This country-specific Q&A provides an overview of Tax laws and regulations applicable in Dominican Republic.
How often is tax law amended and what are the processes for such amendments?
There have been 6 tax reforms in the last 12 years. Currently, the government is seeking to implement a fiscal reform, which may include amendment to the tax legislation.
Tax law amendments shall first undergo Congress approval and then, for its implementation, the President of the Dominican Republic (DR) shall issue an executive order.
What are the principal procedural obligations of a taxpayer, that is, the maintenance of records over what period and how regularly must it file a return or accounts?
Pursuant to DR laws, accounting books shall be kept in Spanish and in Dominican Pesos for 10 years. Consolidated accounts are not accepted by the authorities for tax purposes.
Tax obligations shall be satisfied on a monthly and annual basis regardless if the entity has operations or not. If the entity does not operate, it shall file monthly and annual returns with zero operations1.
The main tax obligations are:
Filing of monthly tax returns/reports, mainly:
Withholding income tax returns (IR-17 form) by the 10th day of every month
VAT (ITBIS for its acronym in Spanish) return (IT- form) by the 20th day of every month
IR-3 return (withholding tax on salaries) by the 10th day of every month
Tax receipts (NCF for its acronym in Spanish) reports 606 (purchases), 607 (sales of goods/services), 608 (null), 609 (payments abroad) by the 15th day of every month.
Tax advance payments quotes by the 15th day. These are generated with the filing of IR-2 return (see below).
Filing of annual tax returns/reports:
Corporate income/asset tax return (IR-2 form) during 120 days after year-end. Default year-end date is December 31. Other year-end dates exist but should be expressly requested: March 31, June 30, and September 30.
Informative return for Operations between Related Entities during 180 days after year-end.
Dominican source income generated by individuals, whether from a dependent or independent economic activity, is subject to income taxes. Tax Resident individuals will be subject to progressive tax rates as follows:
Income tax rates on salaries
Annual Compensation (in cash)2
Income up to DOP$416,220.00
Income from DOP$416,220.01 to DOP$ 624,329.00
15% of the surplus of DOP$416,220.01
Income from DOP$624,329.01 to DOP$867,123.00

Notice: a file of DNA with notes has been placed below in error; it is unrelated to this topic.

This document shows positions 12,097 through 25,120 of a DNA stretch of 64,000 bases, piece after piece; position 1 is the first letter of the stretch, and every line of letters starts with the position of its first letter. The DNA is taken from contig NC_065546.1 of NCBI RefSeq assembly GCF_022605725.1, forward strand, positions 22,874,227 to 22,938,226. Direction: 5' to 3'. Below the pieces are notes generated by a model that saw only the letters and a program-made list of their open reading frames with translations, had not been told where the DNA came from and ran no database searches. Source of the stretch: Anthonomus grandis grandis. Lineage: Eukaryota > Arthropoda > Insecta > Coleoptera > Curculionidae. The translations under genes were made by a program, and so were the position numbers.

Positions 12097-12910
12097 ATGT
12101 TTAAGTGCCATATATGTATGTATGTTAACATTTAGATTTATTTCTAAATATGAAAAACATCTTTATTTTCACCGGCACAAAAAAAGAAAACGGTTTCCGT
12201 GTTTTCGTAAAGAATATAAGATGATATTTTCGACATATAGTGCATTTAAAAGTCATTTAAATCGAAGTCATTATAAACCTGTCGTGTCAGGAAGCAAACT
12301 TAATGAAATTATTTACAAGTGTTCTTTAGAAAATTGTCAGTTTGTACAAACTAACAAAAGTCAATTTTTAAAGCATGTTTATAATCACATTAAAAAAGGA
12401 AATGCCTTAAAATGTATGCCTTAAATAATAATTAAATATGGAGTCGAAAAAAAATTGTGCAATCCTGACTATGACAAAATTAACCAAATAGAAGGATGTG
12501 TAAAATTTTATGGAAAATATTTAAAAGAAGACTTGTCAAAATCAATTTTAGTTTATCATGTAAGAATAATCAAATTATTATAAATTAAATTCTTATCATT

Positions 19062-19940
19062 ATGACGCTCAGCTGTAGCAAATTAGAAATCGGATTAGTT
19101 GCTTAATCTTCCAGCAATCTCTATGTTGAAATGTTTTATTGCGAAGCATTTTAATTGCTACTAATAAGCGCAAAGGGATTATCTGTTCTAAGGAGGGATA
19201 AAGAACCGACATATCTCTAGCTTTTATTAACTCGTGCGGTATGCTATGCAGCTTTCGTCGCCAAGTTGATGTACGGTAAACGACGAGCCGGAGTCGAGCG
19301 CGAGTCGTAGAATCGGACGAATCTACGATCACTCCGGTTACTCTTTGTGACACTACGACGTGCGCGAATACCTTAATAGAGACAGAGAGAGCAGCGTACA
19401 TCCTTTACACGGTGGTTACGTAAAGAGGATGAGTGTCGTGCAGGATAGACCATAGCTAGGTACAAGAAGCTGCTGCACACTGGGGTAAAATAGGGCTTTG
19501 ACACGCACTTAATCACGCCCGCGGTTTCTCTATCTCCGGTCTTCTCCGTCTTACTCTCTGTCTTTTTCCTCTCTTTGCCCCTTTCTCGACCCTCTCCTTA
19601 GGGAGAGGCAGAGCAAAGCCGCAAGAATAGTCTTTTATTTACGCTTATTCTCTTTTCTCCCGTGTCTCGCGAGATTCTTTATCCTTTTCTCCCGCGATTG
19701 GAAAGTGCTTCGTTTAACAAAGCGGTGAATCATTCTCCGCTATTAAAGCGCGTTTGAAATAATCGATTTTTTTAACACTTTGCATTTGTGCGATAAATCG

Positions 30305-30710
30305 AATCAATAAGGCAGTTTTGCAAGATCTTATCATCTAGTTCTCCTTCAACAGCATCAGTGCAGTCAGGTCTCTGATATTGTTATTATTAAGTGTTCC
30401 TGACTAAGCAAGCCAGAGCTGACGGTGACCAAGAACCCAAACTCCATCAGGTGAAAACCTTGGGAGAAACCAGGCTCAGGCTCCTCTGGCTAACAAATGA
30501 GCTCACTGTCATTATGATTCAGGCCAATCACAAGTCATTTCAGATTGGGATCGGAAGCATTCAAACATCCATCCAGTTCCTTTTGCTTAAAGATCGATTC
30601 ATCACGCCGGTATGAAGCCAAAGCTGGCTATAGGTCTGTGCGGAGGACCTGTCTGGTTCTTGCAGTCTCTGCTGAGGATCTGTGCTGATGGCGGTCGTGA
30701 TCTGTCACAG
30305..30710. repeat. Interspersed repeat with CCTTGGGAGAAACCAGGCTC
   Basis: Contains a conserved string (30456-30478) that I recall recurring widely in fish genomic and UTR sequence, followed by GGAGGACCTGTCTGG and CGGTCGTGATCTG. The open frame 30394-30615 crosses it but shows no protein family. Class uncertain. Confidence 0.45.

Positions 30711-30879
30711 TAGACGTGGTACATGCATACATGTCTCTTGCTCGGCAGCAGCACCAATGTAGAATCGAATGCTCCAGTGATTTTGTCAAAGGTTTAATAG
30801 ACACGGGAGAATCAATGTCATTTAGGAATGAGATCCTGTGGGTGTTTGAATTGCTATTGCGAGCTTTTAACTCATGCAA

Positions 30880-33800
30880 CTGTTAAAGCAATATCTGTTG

DOP$31,216.00 plus 20% of the surplus of DOP$624,329.01.
Income from DOP$867,123.01 and excess
DOP$79,776.00 plus 25% of the surplus of DOP$867,123.01
Non-resident individuals are subject to an income tax rate of 25% flat3.
Employees will satisfy income taxes on their salaries via monthly withholding made by the employer, remitted to the DGII via IR-3. Individuals that generate DR source income from independent activities, shall pay income tax via the filing of an annual individual income tax return (IR-1) due 90 days after year-end (by March 30 or next business day). This will generate tax advance payments to be paid in three quotes during the year (by June 30, September 30, and December 31).
Although the DR follows a territoriality principle for tax purposes, it has an exception. Taxpayers are subject to tax on income generated abroad on financial gains and investments. Non-resident individuals are taxed on financial income after the third year of tax residency.
Who are the key regulatory authorities? How easy is it to deal with them and how long does it take to resolve standard issues?
The Dominican Tax Authority or Dirección General de Impuestos Internos (DGII) is the key regulatory authority for tax purposes.
Based on precedent, any issue may take at least one month to resolve; more complex issues, such as settlements or obtaining binding rulings on a particular case, may take much longer (six months to a year or more). Resolutions on tax appeals at the administrative phase may take even longer (more than 3 years). However, the opposing political party, which took office on August 2021, is striving to expedite all processes.